Smarter Decisions,
Better Care

UpToDate synthesizes the most recent medical information into evidence-based practical recommendations clinicians trust to make the right point-of-care decisions.

  • Rigorous editorial process: Evidence-based treatment recommendations
  • World-Renowned physician authors: over 5,100 physician authors and editors around the globe
  • Innovative technology: integrates into the workflow; access from EMRs

Choose from the list below to learn more about subscriptions for a:

Subscribers log in here

Major side effects of low-dose methotrexate


Potentially life-threatening hepatotoxicity, pulmonary damage, and myelosuppression are sometimes seen with use of methotrexate (MTX) and can occur with either high-dose therapy as used for malignant diseases (eg, cyclic use of 1 gram or more) or with low-dose therapy (eg, weekly doses of 7.5 to 25 mg) as used in other disorders such as rheumatoid arthritis and psoriasis.

The most commonly observed side effects of MTX (at doses typically used for the treatment of rheumatoid arthritis, as opposed to the high doses used in malignancy) are never life-threatening. Nevertheless, they may become clinically significant if they result in premature discontinuation of a drug that is the best therapeutic alternative for a given individual. It is therefore important to learn the effective management of common toxicities in order to achieve optimal utilization MTX.

The major side effects of low-dose MTX are discussed here. The clinical use of high-dose MTX and related adverse effects are discussed separately. (See "Therapeutic use and toxicity of high-dose methotrexate".)


Hepatotoxicity due to methotrexate (MTX) may result from direct damage to hepatocytes; or, in patients with concomitant viral hepatitis, MTX may enhance viral damage. Screening for hepatitis B and hepatitis C virus infection before initiating long-term MTX therapy allows for detection and a decision whether to avoid the use of MTX, to try to eradicate the viral infection before initiating therapy, or to suppress viral replication during immunosuppressive therapy. Periodic monitoring of aminotransaminase and albumin (eg, every four to eight weeks) is suggested to detect hepatotoxicity during chronic treatment with MTX [1,2]. Early studies in Scandinavian psoriatic patients on MTX indicated that alcohol ingestion was a clear risk factor for hepatotoxicity [3]. As no one has studied the amount of alcohol which might be safe with MTX, a general recommendation would be to avoid or minimize alcohol intake while on the drug. (See "Hepatotoxicity associated with chronic low-dose methotrexate for nonmalignant disease" and "Hepatitis B virus reactivation associated with immunosuppression".)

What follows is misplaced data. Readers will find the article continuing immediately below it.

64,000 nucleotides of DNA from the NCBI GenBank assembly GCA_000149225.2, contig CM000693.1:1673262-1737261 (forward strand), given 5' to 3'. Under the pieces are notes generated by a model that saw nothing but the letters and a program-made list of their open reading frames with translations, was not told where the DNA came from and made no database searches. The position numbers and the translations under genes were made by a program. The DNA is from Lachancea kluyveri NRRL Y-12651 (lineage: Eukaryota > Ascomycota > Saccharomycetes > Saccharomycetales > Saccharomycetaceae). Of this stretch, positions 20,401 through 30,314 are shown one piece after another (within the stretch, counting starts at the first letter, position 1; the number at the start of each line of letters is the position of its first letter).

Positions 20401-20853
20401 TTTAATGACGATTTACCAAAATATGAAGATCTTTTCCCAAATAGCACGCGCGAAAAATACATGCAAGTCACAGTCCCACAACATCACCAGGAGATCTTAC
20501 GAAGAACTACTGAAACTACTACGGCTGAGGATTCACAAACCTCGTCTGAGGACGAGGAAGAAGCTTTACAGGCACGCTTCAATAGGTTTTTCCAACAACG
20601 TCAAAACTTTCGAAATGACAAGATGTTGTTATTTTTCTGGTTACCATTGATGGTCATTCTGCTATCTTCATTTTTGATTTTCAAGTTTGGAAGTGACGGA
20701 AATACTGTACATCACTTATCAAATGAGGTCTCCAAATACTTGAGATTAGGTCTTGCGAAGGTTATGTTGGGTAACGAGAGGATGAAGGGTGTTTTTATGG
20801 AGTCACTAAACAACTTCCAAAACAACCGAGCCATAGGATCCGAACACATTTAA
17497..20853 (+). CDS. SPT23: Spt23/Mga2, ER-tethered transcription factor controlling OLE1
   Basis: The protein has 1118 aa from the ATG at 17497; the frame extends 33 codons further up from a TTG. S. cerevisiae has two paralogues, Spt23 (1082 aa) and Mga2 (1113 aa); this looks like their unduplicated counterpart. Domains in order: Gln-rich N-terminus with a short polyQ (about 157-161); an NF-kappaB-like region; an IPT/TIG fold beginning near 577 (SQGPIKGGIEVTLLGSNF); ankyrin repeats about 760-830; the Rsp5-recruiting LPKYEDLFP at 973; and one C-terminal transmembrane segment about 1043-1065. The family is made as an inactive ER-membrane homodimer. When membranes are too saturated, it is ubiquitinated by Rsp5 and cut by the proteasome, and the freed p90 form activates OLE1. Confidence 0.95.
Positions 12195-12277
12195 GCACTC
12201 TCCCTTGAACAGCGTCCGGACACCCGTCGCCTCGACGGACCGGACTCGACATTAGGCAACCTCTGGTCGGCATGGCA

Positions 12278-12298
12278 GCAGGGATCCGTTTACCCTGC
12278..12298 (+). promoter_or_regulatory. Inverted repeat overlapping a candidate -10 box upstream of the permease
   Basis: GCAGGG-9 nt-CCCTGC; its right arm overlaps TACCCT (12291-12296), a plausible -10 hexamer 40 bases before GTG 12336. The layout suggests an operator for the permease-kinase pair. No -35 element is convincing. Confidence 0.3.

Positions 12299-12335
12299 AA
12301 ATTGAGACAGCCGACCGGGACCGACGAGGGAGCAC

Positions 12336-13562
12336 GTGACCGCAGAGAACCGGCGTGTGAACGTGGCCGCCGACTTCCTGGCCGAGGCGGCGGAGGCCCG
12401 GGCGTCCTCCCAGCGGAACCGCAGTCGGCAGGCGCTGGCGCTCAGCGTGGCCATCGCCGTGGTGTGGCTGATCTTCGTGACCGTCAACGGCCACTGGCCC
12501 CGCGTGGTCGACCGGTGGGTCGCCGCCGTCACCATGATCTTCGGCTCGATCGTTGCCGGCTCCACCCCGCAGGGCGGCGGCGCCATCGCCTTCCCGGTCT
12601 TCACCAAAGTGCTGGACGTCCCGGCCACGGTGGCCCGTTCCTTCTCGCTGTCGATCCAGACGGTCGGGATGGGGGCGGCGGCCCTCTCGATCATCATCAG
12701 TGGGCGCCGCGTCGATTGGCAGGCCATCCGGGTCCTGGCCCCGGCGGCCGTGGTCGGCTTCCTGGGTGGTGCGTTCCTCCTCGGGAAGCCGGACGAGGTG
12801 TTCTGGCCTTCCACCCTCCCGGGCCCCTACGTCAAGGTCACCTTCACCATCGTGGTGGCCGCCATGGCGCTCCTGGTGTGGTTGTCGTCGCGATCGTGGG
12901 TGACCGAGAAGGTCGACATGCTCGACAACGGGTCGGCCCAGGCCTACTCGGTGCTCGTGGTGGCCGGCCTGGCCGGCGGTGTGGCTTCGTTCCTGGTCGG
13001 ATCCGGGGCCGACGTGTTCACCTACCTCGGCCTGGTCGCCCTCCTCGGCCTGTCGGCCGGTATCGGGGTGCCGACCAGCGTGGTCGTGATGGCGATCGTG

Pulmonary toxicity of methotrexate (MTX) is seen with both high- and low-dose treatment and may present with acute or chronic symptoms. Either symptomatic or asymptomatic radiographic lung damage may be due to inflammation, infection, or MTX-related neoplasia. We recommend that a chest radiograph be obtained prior to initiating MTX treatment [4]. Pulmonary toxicity is discussed in detail separately. (See "Methotrexate-induced lung injury".)


Subscribers log in here

To continue reading this article, you must log in with your personal, hospital, or group practice subscription. For more information or to purchase a personal subscription, click below on the option that best describes you:
Literature review current through: Sep 2014. | This topic last updated: Aug 19, 2014.
The content on the UpToDate website is not intended nor recommended as a substitute for medical advice, diagnosis, or treatment. Always seek the advice of your own physician or other qualified health care professional regarding any medical questions or conditions. The use of this website is governed by the UpToDate Terms of Use ©2014 UpToDate, Inc.